The State Board of Education wants to know more about a fast-growing virtual school in rural Southeast Idaho that continues to collect millions of state tax dollars and add thousands of students.
“We want to better understand the dramatic enrollment that has occurred at the school in recent years and the reasons for it,” State Board President Debbie Critchfield said of the Oneida School District’s Idaho Home Learning Academy, which has added more than 4,500 new students this school year alone.
Critchfield outlined her interest in IHLA’s explosive growth and partnerships with for-profit companies in a recent letter to State Superintendent Sherri Ybarra, asking the State Department of Education to take a closer look at the school.
Since 2017, IHLA’s enrollment has exploded to some 7,000 students from across Idaho. The unprecedented influx has brought Oneida, which serves some 800 brick-and-mortar students, massive state funding windfalls, even though IHLA students don’t walk the school’s halls.
Much of the money ultimately flows to three private companies that supply learning materials and coursework to participating families:
- Utah-based Tech Trep Academy.
- Idaho-based Overture Learning.
- Utah-based Harmony Educational Services.
IHLA accounted for $15.4 million earmarked for the district in 2019-20. That number could jump by another $20 million this school year, as families have flocked to remote learning programs during the pandemic.
Oneida superintendent Rich Moore told EdNews last week that he expects to pay the companies $16 million this school year.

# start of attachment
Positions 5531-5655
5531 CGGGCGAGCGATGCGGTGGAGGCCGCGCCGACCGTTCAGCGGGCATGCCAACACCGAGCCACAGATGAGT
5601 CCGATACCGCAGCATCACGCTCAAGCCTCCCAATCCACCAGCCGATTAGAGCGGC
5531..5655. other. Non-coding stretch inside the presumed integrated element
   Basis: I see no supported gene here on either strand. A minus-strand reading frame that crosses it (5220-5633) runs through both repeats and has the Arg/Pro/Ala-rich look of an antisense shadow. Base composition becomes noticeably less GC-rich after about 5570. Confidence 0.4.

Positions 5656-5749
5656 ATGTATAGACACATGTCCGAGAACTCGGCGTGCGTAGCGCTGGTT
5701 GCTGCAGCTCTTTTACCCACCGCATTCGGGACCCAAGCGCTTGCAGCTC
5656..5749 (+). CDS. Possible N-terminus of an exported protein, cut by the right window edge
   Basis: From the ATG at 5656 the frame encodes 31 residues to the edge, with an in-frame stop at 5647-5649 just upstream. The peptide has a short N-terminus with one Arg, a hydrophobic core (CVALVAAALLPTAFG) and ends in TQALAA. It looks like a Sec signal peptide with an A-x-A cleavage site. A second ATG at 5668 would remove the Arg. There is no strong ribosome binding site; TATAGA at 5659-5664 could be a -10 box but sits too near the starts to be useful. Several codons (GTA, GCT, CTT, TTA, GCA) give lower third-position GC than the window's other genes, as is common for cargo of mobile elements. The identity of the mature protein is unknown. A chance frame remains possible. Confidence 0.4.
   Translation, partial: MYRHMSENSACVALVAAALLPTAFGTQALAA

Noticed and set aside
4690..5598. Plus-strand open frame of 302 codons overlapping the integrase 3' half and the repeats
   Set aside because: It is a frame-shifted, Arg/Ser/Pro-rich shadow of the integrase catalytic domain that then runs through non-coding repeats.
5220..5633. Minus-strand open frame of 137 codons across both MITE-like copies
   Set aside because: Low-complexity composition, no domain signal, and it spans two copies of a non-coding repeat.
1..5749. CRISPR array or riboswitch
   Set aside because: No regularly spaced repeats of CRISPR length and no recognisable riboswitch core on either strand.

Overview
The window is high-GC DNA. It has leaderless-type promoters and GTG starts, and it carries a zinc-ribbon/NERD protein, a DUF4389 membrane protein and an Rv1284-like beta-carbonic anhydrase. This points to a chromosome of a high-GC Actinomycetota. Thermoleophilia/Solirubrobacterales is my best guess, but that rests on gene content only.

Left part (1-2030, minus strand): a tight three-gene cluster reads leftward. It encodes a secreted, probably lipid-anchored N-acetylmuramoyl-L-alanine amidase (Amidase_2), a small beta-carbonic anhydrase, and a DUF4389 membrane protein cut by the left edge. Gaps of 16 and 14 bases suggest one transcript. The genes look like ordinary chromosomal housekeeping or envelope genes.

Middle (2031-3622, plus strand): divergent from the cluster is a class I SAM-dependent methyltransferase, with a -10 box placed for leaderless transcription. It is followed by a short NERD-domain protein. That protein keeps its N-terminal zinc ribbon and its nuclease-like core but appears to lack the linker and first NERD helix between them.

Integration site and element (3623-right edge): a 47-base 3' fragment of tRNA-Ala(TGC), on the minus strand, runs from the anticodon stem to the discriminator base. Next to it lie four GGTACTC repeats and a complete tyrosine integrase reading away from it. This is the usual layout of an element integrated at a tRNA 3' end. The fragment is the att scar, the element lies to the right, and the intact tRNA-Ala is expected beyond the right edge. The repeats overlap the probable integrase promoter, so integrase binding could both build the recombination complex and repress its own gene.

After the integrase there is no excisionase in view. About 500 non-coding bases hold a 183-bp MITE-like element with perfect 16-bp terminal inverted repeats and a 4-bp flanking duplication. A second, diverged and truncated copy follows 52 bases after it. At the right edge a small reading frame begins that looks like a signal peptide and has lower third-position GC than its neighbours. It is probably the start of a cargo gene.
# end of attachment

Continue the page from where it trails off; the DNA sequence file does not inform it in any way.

EdNews has tracked IHLA’s unprecedented growth and unorthodox operations since 2017; click here for more on how it works.
About six weeks ago, Critchfield told Ybarra some parents reached out to her about a “homeschool program that (pays) families for a device and curriculum to teach their students at home.”
Unfamiliar with such a program, Critchfield contacted Idaho Public Charter School Commission director Jenn Thompson to see if parents were referring to a virtual charter school.
Thompson reported back that the school in question was IHLA.
“The information (Thompson) shared raised some additional questions,” Critchfield told Ybarra.
Thompson on Thursday confirmed providing Critchfield with information about IHLA and pointed to two areas that might concern state leaders:
- The level at which IHLA’s for-profit companies operate the school.
- The school’s ability to provide specialized services to students, such as special education services.
Moore and IHLA principal Terri Sorenson have defended IHLA for years. They point to benefits, such as certified remote teachers and standards-aligned coursework, which wouldn’t be available to homeschoolers otherwise.
Those services are in even greater demand during the pandemic, they recently stressed.
Despite these added services, IHLA’s students struggle academically compared to their brick-and-mortar peers — as do students in Idaho’s virtual charters.
Moore didn’t respond to questions about the State Board’s plan to gather information from IHLA. Critchfield told EdNews Thursday that she had “just received” some information back from Ybarra about the school and would need more time to review it.
EdNews has requested correspondence between the SDE and Oneida regarding IHLA.